Somewhere along the way, whether it was before I was born or since I've been living, I feel like I developed an aversion to the idea that we are to expect the unexpected in life. When people solicit this advice I usually nod and then convince myself that it doesn't apply to me because, dammit, I'm prepared.
I took the parenting classes. I made an earthquake kit. I read a hundred and twelve stories about giving birth. I check the weather report. I tell people what I want for Christmas.
And yet, it's always, always just like they say: the only thing you can depend on in life is that it's unpredictable. Dammit.
I think the other truth I need to come to terms with is that life knows what I need better than I do and these things are usually turned loose just when I think I have it figured out. But one of my favorite things to do is ride wild ocean waves and one of my favorite people is a baby, so maybe I've misunderstood my own enjoyment of unpredictable things after all.
Yvon Chouinard, founder of Patagonia clothing, says "When everything goes wrong, that's when the adventure starts," and I love that line because it reminds me that unexpected setbacks bring good things.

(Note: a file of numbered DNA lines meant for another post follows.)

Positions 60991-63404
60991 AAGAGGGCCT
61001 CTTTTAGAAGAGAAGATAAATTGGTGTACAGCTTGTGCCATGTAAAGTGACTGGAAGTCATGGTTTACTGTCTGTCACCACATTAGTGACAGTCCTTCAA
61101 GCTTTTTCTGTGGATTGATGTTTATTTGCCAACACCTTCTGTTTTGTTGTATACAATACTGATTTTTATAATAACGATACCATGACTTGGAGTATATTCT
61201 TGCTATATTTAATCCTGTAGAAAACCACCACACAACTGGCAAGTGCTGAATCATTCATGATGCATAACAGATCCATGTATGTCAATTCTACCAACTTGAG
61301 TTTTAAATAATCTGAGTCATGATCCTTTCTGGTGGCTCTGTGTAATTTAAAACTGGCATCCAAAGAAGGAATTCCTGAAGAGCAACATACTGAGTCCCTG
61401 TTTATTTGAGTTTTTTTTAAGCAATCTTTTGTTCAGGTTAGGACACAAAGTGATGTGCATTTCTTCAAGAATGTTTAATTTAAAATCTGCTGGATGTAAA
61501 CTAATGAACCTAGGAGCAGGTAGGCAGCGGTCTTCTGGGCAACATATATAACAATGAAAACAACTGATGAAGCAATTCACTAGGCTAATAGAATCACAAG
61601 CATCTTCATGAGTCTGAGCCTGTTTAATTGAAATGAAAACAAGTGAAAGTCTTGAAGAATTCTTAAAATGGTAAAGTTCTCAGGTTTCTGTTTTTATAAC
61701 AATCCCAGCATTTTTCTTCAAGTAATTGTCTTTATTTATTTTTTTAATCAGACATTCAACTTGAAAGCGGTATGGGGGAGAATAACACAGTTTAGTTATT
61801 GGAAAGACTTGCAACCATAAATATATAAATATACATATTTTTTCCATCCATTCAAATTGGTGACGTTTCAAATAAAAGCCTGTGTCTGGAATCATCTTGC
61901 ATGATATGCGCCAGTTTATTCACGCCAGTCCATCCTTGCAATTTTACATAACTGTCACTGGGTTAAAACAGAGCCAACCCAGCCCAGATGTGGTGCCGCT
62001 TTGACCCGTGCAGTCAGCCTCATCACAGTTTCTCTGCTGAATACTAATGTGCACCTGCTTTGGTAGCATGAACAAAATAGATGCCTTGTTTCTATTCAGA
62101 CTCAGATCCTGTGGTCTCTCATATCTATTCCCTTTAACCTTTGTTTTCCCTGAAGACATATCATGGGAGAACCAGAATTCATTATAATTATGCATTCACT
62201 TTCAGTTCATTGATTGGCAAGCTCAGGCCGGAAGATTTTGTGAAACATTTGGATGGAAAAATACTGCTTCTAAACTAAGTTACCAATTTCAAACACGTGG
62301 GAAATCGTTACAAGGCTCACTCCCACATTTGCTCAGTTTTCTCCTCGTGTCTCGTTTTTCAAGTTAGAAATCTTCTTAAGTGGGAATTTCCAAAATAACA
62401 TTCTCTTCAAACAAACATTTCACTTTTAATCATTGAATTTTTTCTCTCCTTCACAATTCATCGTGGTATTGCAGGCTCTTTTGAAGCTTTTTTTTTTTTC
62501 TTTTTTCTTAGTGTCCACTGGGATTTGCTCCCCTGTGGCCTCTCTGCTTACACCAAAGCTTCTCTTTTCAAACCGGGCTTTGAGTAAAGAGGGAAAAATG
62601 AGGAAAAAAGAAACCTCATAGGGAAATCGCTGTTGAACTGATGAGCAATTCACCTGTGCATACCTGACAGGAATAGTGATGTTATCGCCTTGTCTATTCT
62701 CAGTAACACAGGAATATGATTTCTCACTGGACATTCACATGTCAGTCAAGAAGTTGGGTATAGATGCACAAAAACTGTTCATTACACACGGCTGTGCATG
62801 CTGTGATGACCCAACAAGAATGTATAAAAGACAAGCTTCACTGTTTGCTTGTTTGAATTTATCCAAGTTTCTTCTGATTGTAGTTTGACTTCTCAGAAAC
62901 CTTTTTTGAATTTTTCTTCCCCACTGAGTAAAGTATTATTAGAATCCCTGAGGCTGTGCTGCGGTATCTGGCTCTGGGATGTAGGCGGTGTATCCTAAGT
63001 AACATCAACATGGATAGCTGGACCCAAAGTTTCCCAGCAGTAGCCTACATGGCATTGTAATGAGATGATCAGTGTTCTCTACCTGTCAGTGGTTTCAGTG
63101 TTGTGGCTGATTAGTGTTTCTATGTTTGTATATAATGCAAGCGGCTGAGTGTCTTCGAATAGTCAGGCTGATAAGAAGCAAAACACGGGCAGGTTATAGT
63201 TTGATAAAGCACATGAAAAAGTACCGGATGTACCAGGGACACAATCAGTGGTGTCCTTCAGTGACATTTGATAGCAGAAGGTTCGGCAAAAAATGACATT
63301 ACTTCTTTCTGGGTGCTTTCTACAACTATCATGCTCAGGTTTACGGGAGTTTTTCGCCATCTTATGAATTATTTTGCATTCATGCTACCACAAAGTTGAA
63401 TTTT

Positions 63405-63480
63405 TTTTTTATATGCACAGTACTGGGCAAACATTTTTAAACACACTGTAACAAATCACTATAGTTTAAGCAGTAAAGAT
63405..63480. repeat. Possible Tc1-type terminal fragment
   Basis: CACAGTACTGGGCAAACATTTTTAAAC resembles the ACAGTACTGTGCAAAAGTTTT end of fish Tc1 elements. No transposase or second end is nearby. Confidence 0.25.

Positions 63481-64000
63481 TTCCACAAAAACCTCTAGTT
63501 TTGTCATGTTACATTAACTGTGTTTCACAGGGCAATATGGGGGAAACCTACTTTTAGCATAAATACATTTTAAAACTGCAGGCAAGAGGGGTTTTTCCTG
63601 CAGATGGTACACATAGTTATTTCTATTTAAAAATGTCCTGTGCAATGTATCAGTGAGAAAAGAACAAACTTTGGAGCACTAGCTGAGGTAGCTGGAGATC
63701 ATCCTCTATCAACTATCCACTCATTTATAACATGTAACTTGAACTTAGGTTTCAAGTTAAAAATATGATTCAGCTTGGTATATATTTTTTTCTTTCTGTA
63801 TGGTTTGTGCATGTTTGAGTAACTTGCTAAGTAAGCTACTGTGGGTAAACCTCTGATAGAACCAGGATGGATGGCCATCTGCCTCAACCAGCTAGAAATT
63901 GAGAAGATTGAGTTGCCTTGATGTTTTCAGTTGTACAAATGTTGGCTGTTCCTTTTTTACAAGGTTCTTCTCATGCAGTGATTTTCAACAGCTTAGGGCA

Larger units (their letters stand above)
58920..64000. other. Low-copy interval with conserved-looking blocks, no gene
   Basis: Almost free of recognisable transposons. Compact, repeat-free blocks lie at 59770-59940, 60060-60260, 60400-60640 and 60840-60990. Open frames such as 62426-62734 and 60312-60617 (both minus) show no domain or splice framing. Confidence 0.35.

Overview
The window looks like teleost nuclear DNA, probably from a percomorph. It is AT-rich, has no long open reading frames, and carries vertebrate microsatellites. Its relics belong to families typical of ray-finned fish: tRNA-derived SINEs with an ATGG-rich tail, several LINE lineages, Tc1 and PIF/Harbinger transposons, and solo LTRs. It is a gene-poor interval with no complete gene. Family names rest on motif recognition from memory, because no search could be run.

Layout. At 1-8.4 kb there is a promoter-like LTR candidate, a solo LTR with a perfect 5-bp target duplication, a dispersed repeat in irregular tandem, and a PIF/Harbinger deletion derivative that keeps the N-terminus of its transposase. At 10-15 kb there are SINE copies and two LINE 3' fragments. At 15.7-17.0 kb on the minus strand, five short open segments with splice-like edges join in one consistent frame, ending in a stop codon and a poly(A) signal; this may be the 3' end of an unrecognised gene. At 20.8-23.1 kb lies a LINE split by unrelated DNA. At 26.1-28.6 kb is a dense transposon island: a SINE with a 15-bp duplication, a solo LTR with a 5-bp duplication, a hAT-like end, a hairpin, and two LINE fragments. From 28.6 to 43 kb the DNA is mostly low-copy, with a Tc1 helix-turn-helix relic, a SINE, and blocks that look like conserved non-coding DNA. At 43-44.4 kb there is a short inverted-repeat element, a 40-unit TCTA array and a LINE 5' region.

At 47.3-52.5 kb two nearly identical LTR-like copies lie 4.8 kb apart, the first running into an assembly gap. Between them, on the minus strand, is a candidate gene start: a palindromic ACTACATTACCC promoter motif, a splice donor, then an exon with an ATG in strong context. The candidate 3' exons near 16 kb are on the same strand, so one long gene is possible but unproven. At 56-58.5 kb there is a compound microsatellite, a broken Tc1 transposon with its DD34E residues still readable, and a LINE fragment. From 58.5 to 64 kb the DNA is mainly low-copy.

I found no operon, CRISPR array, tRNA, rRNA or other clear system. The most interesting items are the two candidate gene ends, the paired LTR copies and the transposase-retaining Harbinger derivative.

Even though I took a class about breastfeeding it still took me seven weeks to figure it out. Week five I was in my OB's office tearing up and nodding while she said "You are frustrated because you expected to better at this because you prepared." But then week eight came and I fed my daughter peacefully in the cotton candy colored morning light while the south wind gently blew the curtains and wind chimes around. That moment felt more significant, but similar to that time I got a B- in College Algebra after months of tutoring. I was a hero in my own small story.
When he asked me how motherhood was, I told our friend Dave that it was the hardest thing I've ever loved. It's true. I wouldn't give up this much sleep or this many waves for almost anything else. And what's hardest of all about parenthood to me is how unpredictable it is. You can't see what's ahead. There isn't really a schedule. There is no map. There is no stopping.
As erratic as my now two month old daughter is, I am figuring out her rhythms. I got her to start sleeping through the night the same week nursing her finally started to seem as magical as it did in the videos shown in the class I took. I am rediscovering my love for trying to put the untamable ocean beneath my feet, even if I bang my knee on the deck of my board every time I stand up lately.
In the end, or at least for today, I've settled on the idea that life is good because it answers questions you didn't think to ask, presents you with problems you didn't prepare for and turns you into a stronger person than you probably meant to be.